Social Insecurity: Poor Work and Poverty in Scotland

Lisa Whittaker

Stick your labels imageScotland remains a society that continues to be scarred by poverty. 870,000 people live in poverty (2013 figures from Poverty In Scotland McKendrick et al) put another way poverty affects around one in five people in Scotland today. Despite this, poverty has been overlooked as an issue in the General Election campaign. Academics Stand Against Poverty have stated they are disappointed that none of the main parties, except the Greens, have an effective strategy to address poverty at this election. This is extremely frustrating and we stress the need to keep poverty and inequality a central feature of debates and decision making. It is estimated that 13 million people are in poverty in the UK. We can’t ignore this. We need to address the growing insecurity for some people in our society.

A recent study has also explored the need for emergency food aid In Scotland:

“Over recent years the number and range of groups and organisations in Scotland and across the UK providing some form of emergency food aid has grown exponentially to meet demand from increasing numbers of people now living in food poverty.”

The report highlights that many people who make use of these emergency sources need more than food alone. The Guardian recently reported that 1 million people in UK have used food banks in the last year, warning that this was only the tip of the iceberg. Food banks have seen rising numbers of low-paid workers. The need for emergency food has been linked to welfare reform and benefit sanctions. Sanctions have been a core part of the UK Coalition Government’s welfare reforms. Shockingly these punitive measure were used 898,000 times in Scotland in 2013/14. The result is poverty and hardship being created on a scale and intensity unseen for more than half a century. Perhaps unsurprisingly, three quarters of referrals to food banks have been related to benefit sanctions or delays.

Issues such as un and underemployment; low pay; debt; poor, insecure or unaffordable housing; low educational attainment; lack of access to education and training; physical or mental health problems; are all dimensions of poverty and all play a role. The belief that the next generation will have a better quality of life than the one that went before it no longer holds. The situation is bleak for many young people in Scotland. We have recently seen the STUC launch ‘betterthanzero’ a campaign run for young, by young people, which will tackle insecure and low paid work. >ZERO will use comedy, music, art and web technology to capture your views and experiences of work (or a lack of it).Poor employment conditions are prevalent in industries such as fast food, hotels and catering, pub and club chains and some areas of retail and social care.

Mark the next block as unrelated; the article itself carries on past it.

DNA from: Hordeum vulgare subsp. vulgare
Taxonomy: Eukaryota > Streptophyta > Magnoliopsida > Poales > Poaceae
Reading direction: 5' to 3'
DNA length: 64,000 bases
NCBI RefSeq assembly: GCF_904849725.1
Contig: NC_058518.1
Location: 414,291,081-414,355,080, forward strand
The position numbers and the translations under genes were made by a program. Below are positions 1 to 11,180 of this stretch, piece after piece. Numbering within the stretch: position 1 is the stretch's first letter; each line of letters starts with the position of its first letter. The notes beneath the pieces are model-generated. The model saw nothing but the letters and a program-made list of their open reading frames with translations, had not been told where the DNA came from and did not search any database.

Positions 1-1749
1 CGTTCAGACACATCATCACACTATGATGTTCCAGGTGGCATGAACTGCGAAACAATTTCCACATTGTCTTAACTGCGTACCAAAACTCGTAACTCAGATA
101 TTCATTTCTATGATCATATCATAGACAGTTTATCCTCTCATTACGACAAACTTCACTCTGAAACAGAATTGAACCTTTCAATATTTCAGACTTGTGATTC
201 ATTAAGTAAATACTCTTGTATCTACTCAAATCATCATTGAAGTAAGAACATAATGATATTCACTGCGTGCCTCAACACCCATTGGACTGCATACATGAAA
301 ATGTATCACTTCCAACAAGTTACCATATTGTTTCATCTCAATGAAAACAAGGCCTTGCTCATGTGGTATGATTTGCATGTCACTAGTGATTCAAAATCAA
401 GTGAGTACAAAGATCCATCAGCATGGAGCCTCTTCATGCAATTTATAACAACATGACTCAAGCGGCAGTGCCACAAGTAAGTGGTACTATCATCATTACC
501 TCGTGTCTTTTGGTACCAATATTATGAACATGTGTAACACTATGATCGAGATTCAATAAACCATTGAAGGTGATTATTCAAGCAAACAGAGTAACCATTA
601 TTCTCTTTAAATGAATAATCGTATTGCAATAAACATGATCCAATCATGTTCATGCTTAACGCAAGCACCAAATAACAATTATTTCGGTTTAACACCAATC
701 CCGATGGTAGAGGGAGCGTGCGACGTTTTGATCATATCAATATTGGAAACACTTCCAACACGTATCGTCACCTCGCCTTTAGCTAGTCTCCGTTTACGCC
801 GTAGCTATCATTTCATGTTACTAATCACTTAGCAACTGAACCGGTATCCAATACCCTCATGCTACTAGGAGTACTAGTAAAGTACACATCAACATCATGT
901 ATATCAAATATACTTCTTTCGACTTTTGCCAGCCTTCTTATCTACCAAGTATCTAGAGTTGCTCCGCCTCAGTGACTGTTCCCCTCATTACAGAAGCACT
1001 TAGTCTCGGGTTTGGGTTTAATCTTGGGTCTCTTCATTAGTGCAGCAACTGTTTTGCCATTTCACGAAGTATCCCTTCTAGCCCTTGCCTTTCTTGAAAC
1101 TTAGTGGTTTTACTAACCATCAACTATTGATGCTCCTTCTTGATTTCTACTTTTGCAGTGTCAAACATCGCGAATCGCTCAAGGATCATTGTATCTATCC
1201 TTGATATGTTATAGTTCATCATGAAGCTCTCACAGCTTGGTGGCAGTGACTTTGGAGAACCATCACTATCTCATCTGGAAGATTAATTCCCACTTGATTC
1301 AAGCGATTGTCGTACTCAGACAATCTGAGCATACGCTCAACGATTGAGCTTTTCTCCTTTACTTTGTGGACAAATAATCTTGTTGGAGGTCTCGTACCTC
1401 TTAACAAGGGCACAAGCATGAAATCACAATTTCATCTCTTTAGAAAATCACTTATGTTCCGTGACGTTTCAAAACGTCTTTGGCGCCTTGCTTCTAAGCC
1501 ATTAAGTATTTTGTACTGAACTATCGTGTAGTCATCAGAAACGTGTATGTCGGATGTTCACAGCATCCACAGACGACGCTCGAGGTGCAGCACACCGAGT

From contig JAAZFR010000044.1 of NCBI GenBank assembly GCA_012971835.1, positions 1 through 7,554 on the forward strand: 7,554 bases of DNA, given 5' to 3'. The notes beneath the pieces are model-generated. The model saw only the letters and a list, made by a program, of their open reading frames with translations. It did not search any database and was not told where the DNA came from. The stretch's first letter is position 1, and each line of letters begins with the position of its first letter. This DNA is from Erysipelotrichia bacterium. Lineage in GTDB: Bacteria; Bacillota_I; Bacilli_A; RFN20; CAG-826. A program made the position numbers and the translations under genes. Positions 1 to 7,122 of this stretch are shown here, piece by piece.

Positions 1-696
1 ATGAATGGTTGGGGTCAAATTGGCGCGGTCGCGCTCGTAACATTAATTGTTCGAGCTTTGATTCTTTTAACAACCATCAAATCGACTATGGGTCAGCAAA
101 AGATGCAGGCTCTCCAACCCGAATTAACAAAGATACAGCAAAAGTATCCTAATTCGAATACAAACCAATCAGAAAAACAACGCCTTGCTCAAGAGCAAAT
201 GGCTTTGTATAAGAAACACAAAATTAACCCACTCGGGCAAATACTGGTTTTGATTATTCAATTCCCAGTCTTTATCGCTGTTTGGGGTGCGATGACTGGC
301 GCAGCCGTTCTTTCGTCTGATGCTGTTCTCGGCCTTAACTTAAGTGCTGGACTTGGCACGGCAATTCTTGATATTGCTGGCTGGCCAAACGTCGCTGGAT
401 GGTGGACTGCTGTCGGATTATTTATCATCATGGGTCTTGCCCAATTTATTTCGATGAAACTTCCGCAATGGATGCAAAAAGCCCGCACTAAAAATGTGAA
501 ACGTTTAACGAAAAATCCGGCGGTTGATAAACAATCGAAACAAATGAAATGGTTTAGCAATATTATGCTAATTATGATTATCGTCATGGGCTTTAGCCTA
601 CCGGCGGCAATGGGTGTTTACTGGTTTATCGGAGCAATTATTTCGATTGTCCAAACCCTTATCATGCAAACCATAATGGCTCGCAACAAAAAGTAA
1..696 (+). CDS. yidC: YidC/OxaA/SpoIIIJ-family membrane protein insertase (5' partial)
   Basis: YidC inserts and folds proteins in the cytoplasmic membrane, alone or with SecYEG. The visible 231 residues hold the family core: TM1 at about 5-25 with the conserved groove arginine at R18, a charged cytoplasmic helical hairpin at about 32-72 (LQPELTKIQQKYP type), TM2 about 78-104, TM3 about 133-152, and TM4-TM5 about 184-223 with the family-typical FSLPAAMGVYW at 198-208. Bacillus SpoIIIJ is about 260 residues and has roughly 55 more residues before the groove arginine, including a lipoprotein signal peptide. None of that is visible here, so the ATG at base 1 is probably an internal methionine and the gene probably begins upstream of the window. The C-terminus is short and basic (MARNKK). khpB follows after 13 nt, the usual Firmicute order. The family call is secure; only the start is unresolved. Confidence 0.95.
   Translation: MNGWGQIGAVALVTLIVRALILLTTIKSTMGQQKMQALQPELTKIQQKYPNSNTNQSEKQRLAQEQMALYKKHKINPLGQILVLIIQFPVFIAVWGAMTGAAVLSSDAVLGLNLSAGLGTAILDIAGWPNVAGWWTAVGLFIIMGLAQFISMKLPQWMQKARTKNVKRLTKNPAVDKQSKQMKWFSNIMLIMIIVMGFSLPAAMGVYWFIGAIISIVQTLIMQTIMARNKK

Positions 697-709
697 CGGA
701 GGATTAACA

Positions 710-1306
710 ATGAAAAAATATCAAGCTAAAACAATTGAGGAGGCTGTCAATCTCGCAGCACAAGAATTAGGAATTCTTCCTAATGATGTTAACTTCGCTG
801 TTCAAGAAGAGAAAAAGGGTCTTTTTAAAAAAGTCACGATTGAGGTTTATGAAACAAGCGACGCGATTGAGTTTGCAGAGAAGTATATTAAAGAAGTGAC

STUC General Secretary Grahame Smith said:

“The use of zero-hours contracts has become a national disgrace, with young people presenting themselves for work only to be sent home again. Workers are also routinely expected to work additional late hours at short notice, with little or no thought given to how they will get home and whether they will be safe.

Insecure work and zero hour contracts are not confined to the younger generation, it has been reported that approximately 100,000 Scots trapped on zero-hours contracts . But, in agreement with the STUC we argue there are particular risks associated with normalising bad work as the everyday experience of hundreds of thousands of young people. The impact of welfare reform and a rise in insecure employment is the context many young people are trying to negotiate including, sanctions targeting 16-25 age group and age restrictions on benefits resulting in a cumulative impact of austerity hitting young people hard.

This is all exacerbated by the negative public attitudes about poverty including the ‘strivers and skivers’ narrative which often dominates media headlines. Tackling stigmatising attitudes toward people experiencing poverty is a crucial part of anti-poverty work in Scotland. Good words about stigma and poverty are not enough – we need action to support those words. The Poverty Alliance first launched Stick Your Labels in 2010 and we are in the process of re-launching this campaign. It is now more needed than ever.

In 2011, leaders from the Scottish National Party, the Scottish Labour Party, the Scottish Liberal Democrats, the Conservative Party and the Scottish Green Party all signed up to a set of anti-stigma statements, committing themselves to  take the action required to address stigma. We are in the process of revising these statements and producing a set of recommendations and asking civic and political leaders across Scotland to sign up to these statements and reaffirm their pledge to reject stigma and demonisation of people living in poverty.

The Poverty Alliance is a network of community, voluntary, statutory and other organisations whose vision is of a sustainable Scotland based on social and economic justice, with dignity for all, where poverty and inequalities are not tolerated and are challenged. Our aim is to combat poverty by working with others to empower individuals and communities to affect change in the distribution of power and resources.

Returning to #GE2015 – what do we need in Scotland and across the UK following the General Election? In a word: fairness.

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